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Safety concerns for workers at flooded Yorkshire tunnel


The Health & Safety Executive (HSE) has been urged to investigate planned repairs to the disused Queensbury Tunnel in West Yorkshire.

Campaign group Queensbury Tunnel Society has urged the HSE to investigate the plans, claiming that workers are being exposed to “wholly unnecessary risks”.  

Highways England looks after the tunnel on behalf of the Department for Transport. It plans to partly infill and permanently close the tunnel in a move that would cost the taxpayer £3.6M.

The southern end of the tunnel is currently flooded at a depth of 4m after a pumping station installed by Highways England in 2016 was switched off followig a rent dispute with the landowner. 

Queensbury Tunnel Society engineering co-ordinator Graeme Bickerdike warned that workers could be forced to swim through the flooded tunnel in the event of a partial collapse. 

Bickerdike claims that a collapse occurring between the contractor’s work site and the exit of the tunnel would mean workers would only be able to escape by swimming 400m through floodwater or, if the route was not completely blocked, risk passing through the failed section of tunnel.

“Basic health and safety principles set out a hierarchy of controls,” he said. “The preferred approach is for the risks to be eliminated – in other words, instead of undertaking the work, could something else be done?

“Clearly, until the option of restarting the existing pumps has been absolutely ruled out, there is no justification for any physical works to be undertaken.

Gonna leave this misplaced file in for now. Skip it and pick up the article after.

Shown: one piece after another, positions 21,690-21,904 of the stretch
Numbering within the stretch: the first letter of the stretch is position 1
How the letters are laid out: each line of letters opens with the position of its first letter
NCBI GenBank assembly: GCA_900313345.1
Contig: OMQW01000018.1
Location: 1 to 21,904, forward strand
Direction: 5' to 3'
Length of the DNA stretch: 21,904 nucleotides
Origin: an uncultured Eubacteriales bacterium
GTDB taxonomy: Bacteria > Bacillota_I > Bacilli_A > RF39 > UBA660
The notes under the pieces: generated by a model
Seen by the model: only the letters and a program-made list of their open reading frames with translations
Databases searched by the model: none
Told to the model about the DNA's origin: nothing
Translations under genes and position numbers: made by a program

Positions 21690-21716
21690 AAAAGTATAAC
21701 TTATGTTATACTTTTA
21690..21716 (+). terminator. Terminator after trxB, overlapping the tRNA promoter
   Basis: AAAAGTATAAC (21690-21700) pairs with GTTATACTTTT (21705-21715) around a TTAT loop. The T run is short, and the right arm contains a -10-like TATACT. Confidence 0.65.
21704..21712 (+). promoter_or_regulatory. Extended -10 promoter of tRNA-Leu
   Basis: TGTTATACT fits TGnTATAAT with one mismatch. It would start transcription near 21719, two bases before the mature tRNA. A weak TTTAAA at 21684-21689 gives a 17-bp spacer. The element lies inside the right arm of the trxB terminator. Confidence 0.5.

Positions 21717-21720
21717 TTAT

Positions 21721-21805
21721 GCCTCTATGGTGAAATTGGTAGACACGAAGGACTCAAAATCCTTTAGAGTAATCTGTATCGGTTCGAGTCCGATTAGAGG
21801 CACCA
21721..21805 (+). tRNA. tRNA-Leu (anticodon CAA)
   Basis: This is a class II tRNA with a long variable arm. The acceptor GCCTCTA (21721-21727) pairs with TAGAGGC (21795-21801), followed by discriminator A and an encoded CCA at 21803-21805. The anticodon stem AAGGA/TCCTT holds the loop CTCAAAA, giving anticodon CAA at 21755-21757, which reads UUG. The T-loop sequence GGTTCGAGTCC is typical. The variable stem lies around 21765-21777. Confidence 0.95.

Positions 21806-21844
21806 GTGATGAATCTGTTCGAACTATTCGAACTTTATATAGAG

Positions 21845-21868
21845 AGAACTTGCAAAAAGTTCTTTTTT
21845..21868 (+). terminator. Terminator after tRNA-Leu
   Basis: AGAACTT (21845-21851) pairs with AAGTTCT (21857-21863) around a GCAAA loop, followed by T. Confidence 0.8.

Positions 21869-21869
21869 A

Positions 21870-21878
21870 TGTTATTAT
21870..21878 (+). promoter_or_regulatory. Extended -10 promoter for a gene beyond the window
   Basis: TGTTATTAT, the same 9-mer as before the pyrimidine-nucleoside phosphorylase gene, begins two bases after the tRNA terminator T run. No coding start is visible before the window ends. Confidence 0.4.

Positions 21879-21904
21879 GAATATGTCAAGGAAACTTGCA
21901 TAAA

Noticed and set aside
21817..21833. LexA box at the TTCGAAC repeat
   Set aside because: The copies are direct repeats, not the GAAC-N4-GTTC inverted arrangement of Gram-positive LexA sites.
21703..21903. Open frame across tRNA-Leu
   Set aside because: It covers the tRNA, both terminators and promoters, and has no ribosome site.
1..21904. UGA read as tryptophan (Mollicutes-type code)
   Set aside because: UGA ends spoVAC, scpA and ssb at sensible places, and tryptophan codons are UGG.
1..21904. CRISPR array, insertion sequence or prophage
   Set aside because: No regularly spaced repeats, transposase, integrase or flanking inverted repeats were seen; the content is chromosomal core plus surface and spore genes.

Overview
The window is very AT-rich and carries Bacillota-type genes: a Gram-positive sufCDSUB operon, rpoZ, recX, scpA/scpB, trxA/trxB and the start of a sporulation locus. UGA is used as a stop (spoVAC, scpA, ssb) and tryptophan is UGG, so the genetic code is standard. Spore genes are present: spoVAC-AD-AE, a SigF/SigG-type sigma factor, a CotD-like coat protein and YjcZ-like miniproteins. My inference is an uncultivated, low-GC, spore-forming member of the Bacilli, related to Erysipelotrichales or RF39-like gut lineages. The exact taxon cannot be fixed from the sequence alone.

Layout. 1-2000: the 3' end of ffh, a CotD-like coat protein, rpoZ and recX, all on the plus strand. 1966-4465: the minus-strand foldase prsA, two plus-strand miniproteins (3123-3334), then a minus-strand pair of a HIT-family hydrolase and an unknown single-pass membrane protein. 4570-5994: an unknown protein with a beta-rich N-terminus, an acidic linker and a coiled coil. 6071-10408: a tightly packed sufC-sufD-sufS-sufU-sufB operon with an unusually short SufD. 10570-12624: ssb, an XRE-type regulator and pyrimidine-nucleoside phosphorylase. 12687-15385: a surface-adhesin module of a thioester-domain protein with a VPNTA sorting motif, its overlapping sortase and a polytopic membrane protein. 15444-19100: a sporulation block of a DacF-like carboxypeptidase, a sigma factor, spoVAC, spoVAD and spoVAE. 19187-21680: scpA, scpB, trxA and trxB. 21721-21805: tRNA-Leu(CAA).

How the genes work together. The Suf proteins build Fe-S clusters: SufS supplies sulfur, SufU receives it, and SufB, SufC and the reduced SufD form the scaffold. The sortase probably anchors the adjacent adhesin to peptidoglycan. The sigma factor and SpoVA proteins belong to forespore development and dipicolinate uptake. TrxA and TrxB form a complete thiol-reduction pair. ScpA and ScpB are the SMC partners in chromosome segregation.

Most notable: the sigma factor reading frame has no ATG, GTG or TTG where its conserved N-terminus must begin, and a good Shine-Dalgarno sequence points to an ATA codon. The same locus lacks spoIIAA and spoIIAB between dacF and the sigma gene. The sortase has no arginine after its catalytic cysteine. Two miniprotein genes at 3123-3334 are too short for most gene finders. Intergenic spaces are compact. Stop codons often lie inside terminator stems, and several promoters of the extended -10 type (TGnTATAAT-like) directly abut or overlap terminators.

The 2.3km long Queensbury Tunnel between Bradford and Halifax in Yorkshire has been flooded after a pump was turned off following a dispute over rent with the landowner.

“The situation is entirely of Highways England’s own making so it’s incumbent upon those responsible for it to overcome their embarrassment, engage with the landowner and find a way forward that does not involve exposing the contractor’s workforce to wholly unnecessary risks. We have alerted the HSE to what’s being discussed and suggested that proactive action is needed.” 

Highways England and its contractor AMCO-Giffen plan to implement a new dewatering system which would involve the floodwater being pumped 2.2km to the north end of the tunnel.

Heavy machinery would have to be used to create an access route through a section of the tunnel that is currently blocked by tonnes of fallen rock and buckled scaffold platforms.

The HSE has also been asked to investigate whether flooding should have been resolved before preparatory works got underway at the start of October.

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